Over an excruciating and tension-filled 21 minutes and 57 seconds on the first Saturday in May, many Americans learned of the work performed by stewards at racetracks. In that time, the three stewards at Churchill Downs reluctantly made history by disqualifying the first-place finisher in the 145th Kentucky Derby and awarded the victory — meaningful both because of tradition and a $1,860,000 winner's prize — to the horse who had finished second.
Stewards at Churchill Downs and race courses around the world are the arbiters of the rules that regulate the Sport of Kings. Like baseball umpires, they are judge and jury of their game, and the very existence of the sport depends on their knowledge and integrity. And, as the 2019 Kentucky Derby made clear, the job often involves making some close, tough calls.
Donald Caldwell Le Vine was a steward, and a very good one. He was respected by his peers and horse people during his lifetime, and he was honored with the Racing Officials Accreditation Program's Pete Pedersen Award in late 2018, 18 years following his death.
Pete Pedersen was a universally respected steward in California, and his contemporary Don Le Vine shared many attributes with his colleague from across the continent. They were unwaveringly fair, they were dignified, and they commanded respect. Both loved the written word — Pedersen as a writer and raconteur while Le Vine did the crossword puzzle every day, in ink — and both elevated the sport of Thoroughbred racing by their presence. Pedersen had a touch of Hollywood about him, while an associate noted that Le Vine “moved with the grace of Fred Astaire replete with his Panama hat and shiny wing tipped cordovans. When I first encountered the soft-spoken and unassuming Le Vine in the 1990s, I was spellbound by his regal aura.
Of the two, Pedersen was by far the more outgoing, though Don Le Vine certainly was charming. “He could charm the hat off your head,” said his niece, trainer Carol “Lynn” Le Vine.
Le Vine had married into royalty from commoner origins. His sister-in-law was Princess Grace of Monaco, the former Grace Kelly who was an Academy Award-winning actress before a whirlwind storybook romance with Rainier III, Prince of Monaco, that culminated in their marriage in April 1956.
That was less than 10 months after her younger sister, Elizabeth Anne “Lizanne” Kelly, married Don Le Vine in St. Bridget's Roman Catholic Church in Philadelphia's East Falls neighborhood, where the Kelly family lived. Grace was Lizanne's maid of honor.
Don Le Vine also had married into Philadelphia's royalty. His father-in-law, John B. “Jack” Kelly Sr., was the son of Irish immigrants who developed into a three-time Olympic gold medal-winning rower on Philadelphia's Schuylkill. He had parlayed his Olympic fame into a huge masonry company. “KELLY FOR BRICKWORK” banners hung on construction projects around the city and region. Le Vine's brother-in-law, John B. Kelly Jr., was an Olympic rowing medalist who became a Philadelphia city councilman and president of the United States Olympic Committee before his premature death while jogging in March 1985.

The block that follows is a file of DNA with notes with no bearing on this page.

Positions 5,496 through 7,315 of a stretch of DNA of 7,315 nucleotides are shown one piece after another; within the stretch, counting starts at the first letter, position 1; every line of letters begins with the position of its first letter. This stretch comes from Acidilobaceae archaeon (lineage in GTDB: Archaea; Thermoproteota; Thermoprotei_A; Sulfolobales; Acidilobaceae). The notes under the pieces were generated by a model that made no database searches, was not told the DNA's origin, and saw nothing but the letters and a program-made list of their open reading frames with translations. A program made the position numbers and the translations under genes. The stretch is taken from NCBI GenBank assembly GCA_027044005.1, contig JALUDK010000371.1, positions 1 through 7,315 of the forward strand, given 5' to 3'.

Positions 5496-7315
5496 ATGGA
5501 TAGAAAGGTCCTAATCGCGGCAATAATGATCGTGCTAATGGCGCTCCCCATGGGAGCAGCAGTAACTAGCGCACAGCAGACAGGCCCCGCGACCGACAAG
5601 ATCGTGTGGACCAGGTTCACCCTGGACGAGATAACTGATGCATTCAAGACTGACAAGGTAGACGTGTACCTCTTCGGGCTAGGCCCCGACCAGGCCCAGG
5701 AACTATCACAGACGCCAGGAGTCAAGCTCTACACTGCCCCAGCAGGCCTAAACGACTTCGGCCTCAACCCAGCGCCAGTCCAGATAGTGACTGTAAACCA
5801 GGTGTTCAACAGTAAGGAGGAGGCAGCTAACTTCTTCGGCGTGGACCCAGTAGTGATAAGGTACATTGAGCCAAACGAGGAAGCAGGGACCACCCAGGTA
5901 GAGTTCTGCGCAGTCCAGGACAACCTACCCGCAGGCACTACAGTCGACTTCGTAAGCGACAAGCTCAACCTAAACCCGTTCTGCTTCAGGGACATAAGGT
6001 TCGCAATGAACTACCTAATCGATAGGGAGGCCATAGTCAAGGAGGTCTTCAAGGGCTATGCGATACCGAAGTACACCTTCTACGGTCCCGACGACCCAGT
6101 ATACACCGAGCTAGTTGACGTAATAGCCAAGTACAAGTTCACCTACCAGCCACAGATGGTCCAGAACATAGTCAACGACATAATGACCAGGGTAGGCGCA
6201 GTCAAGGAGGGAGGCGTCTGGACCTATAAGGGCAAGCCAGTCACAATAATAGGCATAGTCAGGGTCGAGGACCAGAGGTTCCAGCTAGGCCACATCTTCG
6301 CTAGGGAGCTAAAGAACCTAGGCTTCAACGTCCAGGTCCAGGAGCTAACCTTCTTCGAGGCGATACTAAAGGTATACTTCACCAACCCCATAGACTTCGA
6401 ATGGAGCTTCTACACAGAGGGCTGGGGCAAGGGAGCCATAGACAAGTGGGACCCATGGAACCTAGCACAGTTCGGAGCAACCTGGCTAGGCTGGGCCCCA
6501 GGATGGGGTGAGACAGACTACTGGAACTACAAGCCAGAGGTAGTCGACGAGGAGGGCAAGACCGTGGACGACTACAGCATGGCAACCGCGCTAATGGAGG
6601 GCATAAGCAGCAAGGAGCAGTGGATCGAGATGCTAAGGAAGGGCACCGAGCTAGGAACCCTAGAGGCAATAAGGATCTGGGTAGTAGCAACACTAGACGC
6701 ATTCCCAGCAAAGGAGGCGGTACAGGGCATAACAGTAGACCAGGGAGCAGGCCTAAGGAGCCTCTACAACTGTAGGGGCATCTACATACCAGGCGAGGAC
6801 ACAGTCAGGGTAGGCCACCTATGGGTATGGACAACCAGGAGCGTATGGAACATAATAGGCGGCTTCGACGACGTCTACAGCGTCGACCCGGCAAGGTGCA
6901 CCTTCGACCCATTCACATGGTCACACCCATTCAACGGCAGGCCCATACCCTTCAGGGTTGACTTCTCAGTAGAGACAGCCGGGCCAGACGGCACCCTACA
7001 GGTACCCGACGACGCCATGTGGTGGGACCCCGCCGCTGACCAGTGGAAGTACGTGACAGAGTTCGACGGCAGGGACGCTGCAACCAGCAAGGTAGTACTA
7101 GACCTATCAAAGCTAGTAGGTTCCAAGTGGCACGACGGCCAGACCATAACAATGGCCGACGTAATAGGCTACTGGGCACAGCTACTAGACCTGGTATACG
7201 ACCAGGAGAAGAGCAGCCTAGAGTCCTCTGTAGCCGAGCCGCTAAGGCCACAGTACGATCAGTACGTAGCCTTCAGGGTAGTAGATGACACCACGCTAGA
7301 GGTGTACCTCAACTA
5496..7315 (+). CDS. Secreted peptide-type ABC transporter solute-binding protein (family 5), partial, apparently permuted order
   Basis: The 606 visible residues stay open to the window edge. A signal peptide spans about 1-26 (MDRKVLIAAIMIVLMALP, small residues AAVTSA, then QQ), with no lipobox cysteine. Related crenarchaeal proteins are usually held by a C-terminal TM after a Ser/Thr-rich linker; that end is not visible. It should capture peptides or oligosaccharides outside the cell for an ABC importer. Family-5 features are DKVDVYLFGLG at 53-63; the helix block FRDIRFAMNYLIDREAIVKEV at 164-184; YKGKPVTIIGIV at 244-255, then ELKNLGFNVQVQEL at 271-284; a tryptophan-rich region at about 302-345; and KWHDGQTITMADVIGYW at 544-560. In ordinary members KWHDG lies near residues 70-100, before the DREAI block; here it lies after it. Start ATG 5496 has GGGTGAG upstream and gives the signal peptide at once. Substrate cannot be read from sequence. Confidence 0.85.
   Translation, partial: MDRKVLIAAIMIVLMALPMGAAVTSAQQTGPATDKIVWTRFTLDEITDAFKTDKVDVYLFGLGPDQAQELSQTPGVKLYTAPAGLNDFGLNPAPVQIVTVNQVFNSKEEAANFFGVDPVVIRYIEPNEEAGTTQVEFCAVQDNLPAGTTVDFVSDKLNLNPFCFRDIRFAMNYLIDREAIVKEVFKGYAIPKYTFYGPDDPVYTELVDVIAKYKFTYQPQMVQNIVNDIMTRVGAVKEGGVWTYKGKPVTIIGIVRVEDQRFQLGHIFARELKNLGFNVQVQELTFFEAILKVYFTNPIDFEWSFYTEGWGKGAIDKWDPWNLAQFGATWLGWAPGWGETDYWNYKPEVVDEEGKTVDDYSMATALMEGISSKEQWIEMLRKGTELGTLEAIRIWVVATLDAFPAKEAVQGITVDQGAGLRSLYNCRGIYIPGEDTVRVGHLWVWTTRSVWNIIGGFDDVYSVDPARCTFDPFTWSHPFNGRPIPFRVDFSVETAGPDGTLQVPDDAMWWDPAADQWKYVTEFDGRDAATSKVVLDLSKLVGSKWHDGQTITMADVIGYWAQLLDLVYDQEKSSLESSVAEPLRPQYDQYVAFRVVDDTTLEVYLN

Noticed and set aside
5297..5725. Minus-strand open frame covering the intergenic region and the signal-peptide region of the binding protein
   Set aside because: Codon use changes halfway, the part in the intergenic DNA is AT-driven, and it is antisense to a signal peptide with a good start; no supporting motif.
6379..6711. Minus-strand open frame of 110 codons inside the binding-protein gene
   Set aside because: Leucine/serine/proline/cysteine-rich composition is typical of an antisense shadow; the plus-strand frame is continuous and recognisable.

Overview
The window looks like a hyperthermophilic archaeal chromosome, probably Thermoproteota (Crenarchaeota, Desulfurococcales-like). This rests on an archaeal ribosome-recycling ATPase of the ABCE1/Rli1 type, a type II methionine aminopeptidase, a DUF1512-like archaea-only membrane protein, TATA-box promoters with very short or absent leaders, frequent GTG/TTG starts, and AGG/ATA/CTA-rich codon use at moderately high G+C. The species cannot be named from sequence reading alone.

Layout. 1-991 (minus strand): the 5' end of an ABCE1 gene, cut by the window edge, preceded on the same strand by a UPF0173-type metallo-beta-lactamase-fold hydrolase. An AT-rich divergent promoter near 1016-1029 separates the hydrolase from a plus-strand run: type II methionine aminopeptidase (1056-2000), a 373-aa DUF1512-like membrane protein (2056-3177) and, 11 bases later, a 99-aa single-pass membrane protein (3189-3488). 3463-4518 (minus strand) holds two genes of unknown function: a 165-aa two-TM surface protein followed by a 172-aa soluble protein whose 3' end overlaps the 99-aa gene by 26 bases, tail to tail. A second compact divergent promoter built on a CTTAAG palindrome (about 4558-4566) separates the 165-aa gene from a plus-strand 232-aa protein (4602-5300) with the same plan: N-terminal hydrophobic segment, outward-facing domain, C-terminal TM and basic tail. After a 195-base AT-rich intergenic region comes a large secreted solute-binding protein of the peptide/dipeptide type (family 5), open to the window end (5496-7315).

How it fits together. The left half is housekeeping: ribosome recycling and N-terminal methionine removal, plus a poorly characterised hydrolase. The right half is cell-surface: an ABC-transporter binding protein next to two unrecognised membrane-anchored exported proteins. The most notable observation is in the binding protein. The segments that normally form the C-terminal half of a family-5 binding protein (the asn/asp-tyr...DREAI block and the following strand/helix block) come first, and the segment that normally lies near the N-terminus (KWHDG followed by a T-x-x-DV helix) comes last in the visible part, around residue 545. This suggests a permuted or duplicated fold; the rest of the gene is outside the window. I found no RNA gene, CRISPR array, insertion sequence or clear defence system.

Le Vine was from the other side of Pennsylvania, in one of Pittsburgh's southern neighborhoods, Brookline, which was not entirely dissimilar from the Kelly clan's East Falls. Brookline was high ground, across the Monongahela River and up the hill from Pittsburgh's teeming downtown and steel mills. For Pittsburgh, Brookline was a first-rim suburb and had been farmland not many years before Don Le Vine was born on June 10, 1928, to Harry and Mary Le Vine.
Their son was an athlete and a star football running back for Brookline High School. He went on to Washington and Jefferson College in nearby Washington, Pa., but he ended up playing behind another star halfback, decided that college wasn't everything he wanted at that time, and joined the Army. He served in postwar Japan before his discharge and then graduated from Bethany College in West Virginia after a successful football career there.
Academy Award-nominated actress Olivia de Havilland engineered the first encounter between Rainier and Grace Kelly; a cousin in need of swimming lessons led to the meeting of Don Le Vine and Lizanne Kelly. Le Vine and friends spent summers at the Jersey Shore, where he was a lifeguard and taught swimming at the Flanders Hotel in Ocean City. The hotel was close to the Kellys' summer home in Ocean City, and University of Pennsylvania student Lizanne accompanied her cousin to the lesson and met this tall, lithe, athletic instructor. To say that it was love at first sight probably does not fully capture the intensity of their romance. They wanted to marry two years before Lizanne finished at Penn, but her family insisted on a degree first, then marriage.
Lizanne was as lovely as her older sister Grace. Like Grace, she acted in local theater productions, but she did not have the passion for the stage that carried Grace to Hollywood stardom. Like her future husband, Lizanne was a star athlete. She led the field hockey team at Ravenhill Academy, a private girls Catholic school in East Falls, and was the captain of Penn's team in her senior year. She and Le Vine were married on June 26, 1955, her 22nd birthday. The groom had just turned 27. They settled in Gladwyne, a Main Line suburb, to raise a family. Lizanne missed sister Grace's wedding in 1956 because she was about to deliver their first child, Grace. A sprightly son, Chris, followed a few years later.
At the time of their marriage, Le Vine had begun a career as a stockbroker, but he was a sportsman at heart who had married into a family of sportsmen. In 1946 Jack Kelly and his partners had built Atlantic City Race Course. The massive Kelly brickwork facade was a distinguishing feature, as was its renowned turf course. Retired jockey and Le Vine-trained steward, Sam Boulmetis Jr., called the grass inner course, “The Magic Carpet.”
The elder Kelly had partnered with Leon and Robert Levy to build the track and had attracted investors including Frank Sinatra and Bing Crosby. In 1954, Crosby co-starred with Grace Kelly and William Holden in “The Country Girl,” which garnered her the Academy Award for best actress two years before she became the iconic Princess Grace of Monaco. The Kelly's penchant for acting traces its roots to Grace's uncle, George Kelly, a Pulitzer Priize-winning playwright who helped his niece initiate her acting career
Don Le Vine caught the racing bug – big time. He was an athlete who understood the training of athletes, and before long he found his way into training Thoroughbred athletes. It certainly helped to have the support of the Kelly family 's network for the aptly named Red Brick Stable. Most likely Her Royal Highness would be rooting for Don's horses with their jockeys attired in the white silks emblazoned appropriately with the red brick wall! Don was an active trainer in the 1960s and '70s, racing on both the Mid-Atlantic and Florida circuits